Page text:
The intersection of mass media and hyper-sexuality continues to form a rich academic debate that analyzes various aspects of sexual representation. In the present day, there is no doubt that mass media continues to offer the best platform for the depiction of sexuality in various dimensions. From fictional characters and factual genres, the media has been gradually shaping people's mindset about their appearance, meaning, and identity. Unfortunately, mass media has been misleading as far as sexuality is concerned. As it stands, it is apparent that people are increasingly misinterpreting sexuality and its relevance. Eventually, a hyper-sexual culture has emerged as a direct effect of mass media.
Several examples can accurately illustrate the contribution of mass media to the creation of a hyper-sexual culture. Firstly, the media today is highly objectifying and sexualizing women and girls. As McCall (2012) also suggests, the portrayal of the adult females has deviated from the norm. In this respect, young girls get different models to use when it comes to fashioning behavior, identities, and matters to do with self-concepts. Repeatedly, mass media portray the different effects as the right thing and what the present day living deserves. Accordingly, many people are striving to emulate the highly sexualized identities to the extent of no longer pursuing what their different cultures promote.
Today, girls are the leading victims. They are unable to resist immersion into the highly sexualized milieu: they religiously follow sexualized choices about clothing and hair as well as other aspects such as makeup. Furthermore, they have increasingly become copycats of sexually precocious acting that media portray as teens participate in acting and modeling. With no doubt, the deviation from what should be the norm is a serious concern, but the society is unable to overcome due to the influence of the mass media. Worse, advertisements via the different media platforms are somewhat high, and the populace is readily absorbing the highly sexualized appearance among other aspects.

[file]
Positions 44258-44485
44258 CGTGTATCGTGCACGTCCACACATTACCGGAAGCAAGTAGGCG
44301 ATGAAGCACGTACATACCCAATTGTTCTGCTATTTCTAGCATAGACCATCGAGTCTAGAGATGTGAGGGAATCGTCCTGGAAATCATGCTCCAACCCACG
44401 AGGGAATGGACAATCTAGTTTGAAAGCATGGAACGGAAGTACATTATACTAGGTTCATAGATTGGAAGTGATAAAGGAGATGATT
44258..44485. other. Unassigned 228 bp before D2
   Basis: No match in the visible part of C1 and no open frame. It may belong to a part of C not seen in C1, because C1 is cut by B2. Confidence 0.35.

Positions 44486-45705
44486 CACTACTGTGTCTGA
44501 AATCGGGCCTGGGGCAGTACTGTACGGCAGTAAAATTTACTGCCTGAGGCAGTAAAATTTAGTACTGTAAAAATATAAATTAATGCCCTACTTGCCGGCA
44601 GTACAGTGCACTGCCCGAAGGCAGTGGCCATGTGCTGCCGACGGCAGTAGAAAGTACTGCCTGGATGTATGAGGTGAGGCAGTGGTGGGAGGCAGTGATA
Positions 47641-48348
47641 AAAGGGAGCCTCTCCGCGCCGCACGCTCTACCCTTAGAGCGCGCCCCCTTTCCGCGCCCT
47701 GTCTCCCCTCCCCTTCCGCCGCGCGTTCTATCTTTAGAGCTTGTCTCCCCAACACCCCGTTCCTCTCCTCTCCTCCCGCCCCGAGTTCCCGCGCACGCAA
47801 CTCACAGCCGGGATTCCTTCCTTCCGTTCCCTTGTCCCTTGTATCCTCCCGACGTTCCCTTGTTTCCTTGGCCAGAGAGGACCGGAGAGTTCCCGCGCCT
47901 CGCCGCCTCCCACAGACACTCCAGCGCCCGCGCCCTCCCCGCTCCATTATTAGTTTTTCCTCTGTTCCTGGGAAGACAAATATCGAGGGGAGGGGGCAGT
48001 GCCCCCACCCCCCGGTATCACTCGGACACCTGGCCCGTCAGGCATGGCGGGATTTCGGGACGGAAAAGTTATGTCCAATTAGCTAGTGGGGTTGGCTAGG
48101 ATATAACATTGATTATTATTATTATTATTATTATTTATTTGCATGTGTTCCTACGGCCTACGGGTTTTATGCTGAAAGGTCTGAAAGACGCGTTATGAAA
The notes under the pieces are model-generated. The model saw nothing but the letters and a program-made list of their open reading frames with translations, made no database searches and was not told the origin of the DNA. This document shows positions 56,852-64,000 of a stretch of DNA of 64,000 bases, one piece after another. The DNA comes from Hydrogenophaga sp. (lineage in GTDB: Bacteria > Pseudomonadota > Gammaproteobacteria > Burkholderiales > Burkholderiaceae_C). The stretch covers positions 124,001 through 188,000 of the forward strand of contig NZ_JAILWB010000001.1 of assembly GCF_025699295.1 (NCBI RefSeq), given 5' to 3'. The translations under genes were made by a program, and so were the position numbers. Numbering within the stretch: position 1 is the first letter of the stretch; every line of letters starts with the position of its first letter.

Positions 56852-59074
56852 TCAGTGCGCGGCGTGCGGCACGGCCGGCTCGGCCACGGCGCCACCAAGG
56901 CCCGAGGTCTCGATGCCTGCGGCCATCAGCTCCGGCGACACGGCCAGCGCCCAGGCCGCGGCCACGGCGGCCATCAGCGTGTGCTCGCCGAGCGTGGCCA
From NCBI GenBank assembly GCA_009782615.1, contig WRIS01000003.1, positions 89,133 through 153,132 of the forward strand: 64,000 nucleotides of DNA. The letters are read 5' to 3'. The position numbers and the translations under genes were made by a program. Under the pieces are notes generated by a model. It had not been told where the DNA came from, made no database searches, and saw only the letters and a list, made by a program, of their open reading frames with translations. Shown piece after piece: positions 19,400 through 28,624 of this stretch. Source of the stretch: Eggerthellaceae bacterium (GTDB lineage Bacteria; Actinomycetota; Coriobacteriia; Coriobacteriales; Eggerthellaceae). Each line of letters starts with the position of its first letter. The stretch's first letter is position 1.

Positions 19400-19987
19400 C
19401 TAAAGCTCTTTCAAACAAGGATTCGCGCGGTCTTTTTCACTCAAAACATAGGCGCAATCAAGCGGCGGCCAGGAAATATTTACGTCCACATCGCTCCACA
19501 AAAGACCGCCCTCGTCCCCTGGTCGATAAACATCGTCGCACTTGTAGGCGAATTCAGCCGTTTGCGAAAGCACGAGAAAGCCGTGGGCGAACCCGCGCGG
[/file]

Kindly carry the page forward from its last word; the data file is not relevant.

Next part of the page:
More so, the activities that some cultures regard as sexually immoral have become a norm. A perfect example in the American society is stripping. Today, stripping is an aspect of entertainment, and it is slowly becoming a subculture. Through the mass media, attitudes concerning sexuality have taken a new shape: there is little criticism towards explicit body exposure or activities that can promote irresponsible sexual behaviors. In the same case, the media is sensationalizing participation in such activities in a positive light to the extent that viewers think they are missing something in their lives (Kim, 2015).
According to McCall (2012), inappropriately imposed sexuality upon a person affects identity in diverse ways. Firstly, there is a higher feeling of dissatisfaction about one's physical appearance. For the same reason, it creates appearance anxiety; therefore, people strive to appear like the ones that mass media regard highly. Secondly, there is an increased sustained attention to physical appearance. Accordingly, there is little to do with cognitive development that makes a person complete. Thirdly, a person's value is being equated to physical attractiveness that many platforms define as being sexy.
In summation, it is apparent that the creation of a hyper-sexual culture is inevitable with mass media being in control as it is the case today. Despite what the society may interpret as right or wrong, a person's value is gradually changing to stand for sexualized appearance. As a result, appearance comes before other aspects, and it is justified to deduce that sexuality is inappropriately being imposed. As analyzed above, girls and young women are the leading victims considering that sexualized choices about hair and clothing among other aspects usually target the female gender. As it stands, it is judicious to presume that the impacts will be more profound over time due to the increased sexual objectification via the mass media.
McCall, C. (2012). The Sexualization of Women and Girls. N.p.: Psychology Today.
Kim, Y. (2015). Threatening hypersexual culture numbs American society. [online]. Coyote Chronicle.
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